The events of recent days in France brought to light, again, something that has been bubbling to the surface in many European nations for months, and to which Canada is not immune. Something that is centuries old.

In addition to caricatures of Mohammed, the magazine Charlie Hebdo published grotesque caricatures of Jews over recent months; contributing to a rising tide of anti-semitism in France and throughout Europe. Four French Jews were murdered in a Paris kosher deli by the same radical Islamist cell who killed at Charlie Hebdo. Born and raised in France, French Jews are again feeling unsafe in their own nation, their own neighbourhoods. It’s a feeling that was supposed to be “never again.”

Today, at Ottawa’s City Hall, I attended a commemoration of the 70th anniversary of the liberation of the Auschwitz-Birkenau camps where over 1 million were killed. Present were survivors, ambassadors and Members of Parliament, among others. One of the speakers, Floralove Katz, put what happened in Paris in precise perspective, “Cartoonists were murdered for cartooning. Journalists were murdered for journalism. Police were murdered for policing. Jews were murdered for being Jewish.”

Never again is not just about remembering the genocide of the holocaust. Never again is not just about telling the truth about what happened. Never again is not just about providing assistance to aging survivors of the Holocaust or listening to their stories of horrific human behaviour.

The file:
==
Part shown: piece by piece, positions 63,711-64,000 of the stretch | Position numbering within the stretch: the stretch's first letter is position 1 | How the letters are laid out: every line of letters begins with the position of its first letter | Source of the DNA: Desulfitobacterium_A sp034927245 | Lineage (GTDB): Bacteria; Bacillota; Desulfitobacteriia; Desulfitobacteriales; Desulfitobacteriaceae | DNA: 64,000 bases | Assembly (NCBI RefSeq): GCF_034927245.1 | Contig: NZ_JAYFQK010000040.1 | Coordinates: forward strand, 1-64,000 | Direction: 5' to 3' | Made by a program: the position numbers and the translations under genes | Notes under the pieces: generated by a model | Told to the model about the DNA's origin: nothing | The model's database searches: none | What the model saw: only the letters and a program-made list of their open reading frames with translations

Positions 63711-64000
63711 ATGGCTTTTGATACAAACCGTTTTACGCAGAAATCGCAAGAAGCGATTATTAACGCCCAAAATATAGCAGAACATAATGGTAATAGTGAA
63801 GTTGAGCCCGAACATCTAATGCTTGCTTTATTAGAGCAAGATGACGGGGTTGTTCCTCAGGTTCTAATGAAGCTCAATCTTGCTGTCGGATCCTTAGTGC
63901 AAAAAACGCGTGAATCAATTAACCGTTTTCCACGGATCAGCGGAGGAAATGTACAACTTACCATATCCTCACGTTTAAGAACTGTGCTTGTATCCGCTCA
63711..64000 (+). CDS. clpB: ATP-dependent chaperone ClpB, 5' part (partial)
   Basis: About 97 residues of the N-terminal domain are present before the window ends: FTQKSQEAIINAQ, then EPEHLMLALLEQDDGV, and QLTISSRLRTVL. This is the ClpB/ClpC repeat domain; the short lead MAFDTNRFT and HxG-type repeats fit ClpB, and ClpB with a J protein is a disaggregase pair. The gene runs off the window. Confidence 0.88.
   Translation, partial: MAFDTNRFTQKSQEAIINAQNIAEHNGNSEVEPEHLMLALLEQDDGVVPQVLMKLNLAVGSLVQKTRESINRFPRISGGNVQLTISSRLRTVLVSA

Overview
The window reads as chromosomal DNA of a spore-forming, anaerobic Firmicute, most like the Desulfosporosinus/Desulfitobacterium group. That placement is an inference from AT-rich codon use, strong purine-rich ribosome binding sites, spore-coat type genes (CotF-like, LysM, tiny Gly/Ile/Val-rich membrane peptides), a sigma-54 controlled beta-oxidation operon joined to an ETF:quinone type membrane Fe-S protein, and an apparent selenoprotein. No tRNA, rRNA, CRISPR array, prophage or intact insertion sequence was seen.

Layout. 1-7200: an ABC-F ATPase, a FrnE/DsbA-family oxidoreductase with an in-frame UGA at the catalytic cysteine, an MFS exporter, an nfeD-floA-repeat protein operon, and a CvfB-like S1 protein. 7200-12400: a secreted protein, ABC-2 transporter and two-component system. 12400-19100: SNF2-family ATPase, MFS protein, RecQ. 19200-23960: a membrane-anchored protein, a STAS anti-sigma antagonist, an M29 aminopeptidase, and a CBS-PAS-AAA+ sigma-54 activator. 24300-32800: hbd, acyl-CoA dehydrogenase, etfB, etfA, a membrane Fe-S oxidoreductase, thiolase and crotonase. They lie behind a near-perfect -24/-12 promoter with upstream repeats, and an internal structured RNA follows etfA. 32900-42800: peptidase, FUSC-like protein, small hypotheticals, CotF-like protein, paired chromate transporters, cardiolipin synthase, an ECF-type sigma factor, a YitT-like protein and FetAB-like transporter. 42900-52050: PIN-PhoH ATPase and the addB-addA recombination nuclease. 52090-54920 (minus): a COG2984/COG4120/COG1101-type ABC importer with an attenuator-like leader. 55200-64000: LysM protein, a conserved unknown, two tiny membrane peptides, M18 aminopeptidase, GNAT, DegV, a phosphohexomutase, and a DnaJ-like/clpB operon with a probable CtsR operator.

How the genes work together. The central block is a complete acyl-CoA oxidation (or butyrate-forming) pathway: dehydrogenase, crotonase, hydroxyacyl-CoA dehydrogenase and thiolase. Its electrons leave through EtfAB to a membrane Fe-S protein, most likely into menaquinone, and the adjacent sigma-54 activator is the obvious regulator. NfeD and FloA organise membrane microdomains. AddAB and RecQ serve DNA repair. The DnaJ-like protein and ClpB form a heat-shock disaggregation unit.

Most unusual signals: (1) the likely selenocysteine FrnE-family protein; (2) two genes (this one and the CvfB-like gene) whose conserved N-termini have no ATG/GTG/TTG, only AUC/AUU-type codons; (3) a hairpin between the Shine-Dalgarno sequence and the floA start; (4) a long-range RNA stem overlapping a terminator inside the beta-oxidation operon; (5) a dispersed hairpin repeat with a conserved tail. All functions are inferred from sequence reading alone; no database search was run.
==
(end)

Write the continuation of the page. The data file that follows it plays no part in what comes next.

Never again is about standing together to prevent what took place from happening again, not just the behaviour but the underlying attitudes that feed the behaviour. Never again is about teaching our children more than tolerance. We need to teach them, by word and deed, to live with acceptance of “other.”

Prime Minister Netanyahu has assured the French Jews that Israel is open to welcome those who wish to move there. Although, for me at least, it’s a concern that Jews from France (and currently also large numbers from Ukraine) would make Aliyah (immigrating from the diaspora to Israel) out of fear rather than desire.

Israel is both the safest and not a safe place.

Israel was born from and bears the heart of never again. But, it’s necessary for the rest of the world – the rest of us – to share that heart or Israel will instead become the centre of again.

A lot can happen in two weeks

I’m just a few days home from a two-week motorcycle tour that touched base in each of the four original provinces of Confederation, the province that hosted the Confederation conference and the last province to join the Dominion of Canada (answers later in the blog). While away, much that is important in my life unfolded in my absence.